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Northern elephant seals once teetered on the brink of extinction. Now the population is bouncing back - but some need a helping hand to survive.
We went behind the scenes at the biggest marine mammal hospital in the world to meet some of their latest arrivals.
When you walk into The Marine Mammal Center near San Fransisco, the first thing that you notice is the smell. More than 1,000lbs of fish can be processed in its kitchens every morning, ready to feed some very hungry young patients.
The centre is home to California sea lions, northern elephant seals, harbour seals and sea otters that need a helping hand. These patients come from up and down the California coastline, and are taken in by the biggest marine mammal hospital in the world for rest and rehabilitation. With that range of patients, breakfast can be a smelly business.
The next thing you notice is the noise. Northern elephant seal pups have a lot to say for themselves, and during peak pupping season, the air rings with their squeals.
'They can sound like they are distressed', says Dr Cara Field, the staff veterinarian at the center. 'But it's OK, they just have lots they want to say.'
At its busiest, the centre can hold hundreds of seal pups, all in specially designed pool areas where they can learn and grow.
By late Spring, nearly every spot in the pool is full of young pups.
Dr Field leads a team of vets, scientists and volunteers who look after them, and her ultimate goal is getting every animal back to health and released into the wild.
The animals are usually found by the public, who can call a team of trained rescuers that transport them straight to hospital.
For the northern elephant seal pups, putting on weight is their big challenge. Their mums leave them on beaches to fend for themselves when they are just 28 days old. It makes them vulnerable to dehydration, malnourishment and injury.
The trouble is, seal pups don't know how to eat a fish, and their mothers never teach them. So it's down to the volunteers at the hospital to fatten the youngsters up, and then get them ready for fish school.
Dr Field says, 'When the animal comes in, we take blood samples from them, and run them the same day. We can get all the animals medical care and a plan for their recovery very quickly.
'On admission, we also check their blood cell count, organ function and electrolyte levels, and give them flipper tags so we can identify individuals easily.'
Northern elephant seals are a conservation success story. In 1884 the subspecies was declared extinct, as so many were hunted for their blubber.
The little pups might look adorable now, but they can grow phenomenally large, with the males reaching up to 2,000 kilogrammes (roughly the same weight as an Indian rhino). All that blubber was once used as fuel for lamps, and demand for it nearly wiped out every elephant seal on the North American coastline.
In 1892, a tiny population of northern elephant seals was rediscovered near Mexico, and from those the population bounced back. The animals were protected by law in America and Mexico in the early twentieth century, and now the population numbers 150,000, proving that it is possible for nature to thrive if given space and a helping hand.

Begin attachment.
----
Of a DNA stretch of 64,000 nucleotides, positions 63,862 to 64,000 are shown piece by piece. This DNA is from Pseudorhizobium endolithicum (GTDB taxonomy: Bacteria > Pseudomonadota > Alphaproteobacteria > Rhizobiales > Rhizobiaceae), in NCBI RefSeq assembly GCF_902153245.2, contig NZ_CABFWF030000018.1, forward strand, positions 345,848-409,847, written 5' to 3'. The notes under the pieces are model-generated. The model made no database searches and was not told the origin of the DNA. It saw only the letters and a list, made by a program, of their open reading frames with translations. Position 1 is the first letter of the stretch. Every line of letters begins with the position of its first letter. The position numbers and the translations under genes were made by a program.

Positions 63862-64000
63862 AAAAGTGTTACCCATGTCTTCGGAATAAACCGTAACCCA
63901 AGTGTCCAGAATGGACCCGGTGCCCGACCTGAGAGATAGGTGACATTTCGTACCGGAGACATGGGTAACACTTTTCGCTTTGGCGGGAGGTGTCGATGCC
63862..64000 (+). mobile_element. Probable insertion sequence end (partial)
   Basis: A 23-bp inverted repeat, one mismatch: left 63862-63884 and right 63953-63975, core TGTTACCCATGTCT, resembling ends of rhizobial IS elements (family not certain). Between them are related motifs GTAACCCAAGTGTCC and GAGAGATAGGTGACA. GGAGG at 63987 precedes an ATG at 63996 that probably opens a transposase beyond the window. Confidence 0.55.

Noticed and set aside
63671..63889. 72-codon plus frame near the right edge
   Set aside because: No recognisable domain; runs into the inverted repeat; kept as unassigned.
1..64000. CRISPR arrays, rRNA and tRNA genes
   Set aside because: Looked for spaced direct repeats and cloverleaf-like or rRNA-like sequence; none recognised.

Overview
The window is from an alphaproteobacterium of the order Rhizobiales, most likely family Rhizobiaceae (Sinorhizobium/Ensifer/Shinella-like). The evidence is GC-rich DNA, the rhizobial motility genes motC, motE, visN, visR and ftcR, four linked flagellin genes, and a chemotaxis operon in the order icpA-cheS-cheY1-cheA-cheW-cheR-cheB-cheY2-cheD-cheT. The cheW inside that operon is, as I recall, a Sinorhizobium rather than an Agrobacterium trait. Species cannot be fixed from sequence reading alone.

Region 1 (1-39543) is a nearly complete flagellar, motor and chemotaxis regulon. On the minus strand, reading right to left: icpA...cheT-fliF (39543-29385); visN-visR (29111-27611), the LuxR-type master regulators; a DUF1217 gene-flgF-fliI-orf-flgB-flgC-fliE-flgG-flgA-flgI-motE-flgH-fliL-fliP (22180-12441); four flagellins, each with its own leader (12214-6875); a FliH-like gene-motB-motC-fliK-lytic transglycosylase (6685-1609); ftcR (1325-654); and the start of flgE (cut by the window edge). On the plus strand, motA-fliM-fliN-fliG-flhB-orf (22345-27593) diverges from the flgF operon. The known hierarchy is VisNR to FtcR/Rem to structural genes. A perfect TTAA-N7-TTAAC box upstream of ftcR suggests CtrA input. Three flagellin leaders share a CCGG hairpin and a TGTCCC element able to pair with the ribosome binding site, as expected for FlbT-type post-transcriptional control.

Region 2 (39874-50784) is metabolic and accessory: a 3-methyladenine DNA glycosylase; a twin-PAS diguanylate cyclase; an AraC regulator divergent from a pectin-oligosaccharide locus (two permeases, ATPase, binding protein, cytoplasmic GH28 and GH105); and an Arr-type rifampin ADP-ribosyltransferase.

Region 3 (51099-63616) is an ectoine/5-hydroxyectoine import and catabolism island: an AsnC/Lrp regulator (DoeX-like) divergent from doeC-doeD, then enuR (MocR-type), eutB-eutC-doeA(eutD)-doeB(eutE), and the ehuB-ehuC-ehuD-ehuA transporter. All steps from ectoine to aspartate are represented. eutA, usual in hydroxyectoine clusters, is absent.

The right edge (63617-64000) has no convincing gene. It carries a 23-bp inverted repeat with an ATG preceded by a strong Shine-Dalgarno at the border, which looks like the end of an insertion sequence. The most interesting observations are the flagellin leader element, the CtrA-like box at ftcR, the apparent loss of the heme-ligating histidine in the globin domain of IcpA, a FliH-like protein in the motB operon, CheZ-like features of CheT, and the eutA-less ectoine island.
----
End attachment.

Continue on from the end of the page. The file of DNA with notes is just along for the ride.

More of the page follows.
And some pups need a bigger helping hand than others. Most do well in the wild by themselves, but others can struggle. That's where Dr Field steps in.
'Typically, the pups need antibiotics when they come in, and they can be susceptible to parasites and parasitic worms,' she says. 'We also give them all vitamin B and Pepto-Bismol, the same thing we would take for nausea and diarrhoea, to settle their stomachs.
'Most of these seals are simply suffering from dehydration and malnutrition, so they are more straightforward cases for rehabilitation and release.'
When the pups first come in, they are given regular fish mixtures to help them pile on the pounds. The Center dubs these cocktails of herring, vitamins and salmon oil 'fish mash smoothies'. Once they are bigger, the pups must learn how to find, chew and swallow fish by themselves.
When they are healthy, fat and able to feed, they are taken back to the ocean to live out their days in the wild.
The Marine Mammal Center is also an important teaching hospital.
'We have a huge variety of patients on site, and students and scientists from all over the world come to study here. Elephant seals are a useful species for volunteers and scientists to learn from, and they can teach us about the needs of more endangered species like monk seals,' says Dr Field.
'Our care has direct conservation implications for more threatened species.'
More complex patients than seal pups come through the doors too. California sea lions are often in need of some serious TLC, frequently arriving at the hospital with either cancer or a condition called domoic acid toxicosis.
Domoic acid is a harmful neurotoxin produced by blooming algae, which are eaten by fish and shellfish. When the sea lions in turn eat the fish, they are exposed to the toxin too. It can result in seizures, blindness and death.
It was first diagnosed in marine mammals by experts at the Center in 1998.
Even humans can be affected by the toxin. The first reported human poisoning from domoic acid was in Canada in 1987, after people ate infected mussels.
Effective seafood monitoring programs have ensured there have been no other documented cases since 1987, but it goes to show that the gap between us and the ocean ecosystem is not as wide as it can sometimes feel.
Dr Field adds, 'These animals are a window into the health of our oceans. What is impacting them can easily impact us too, and we should be worried about it because we can also be exposed to these pollutants. These animals are telling us a bigger story.'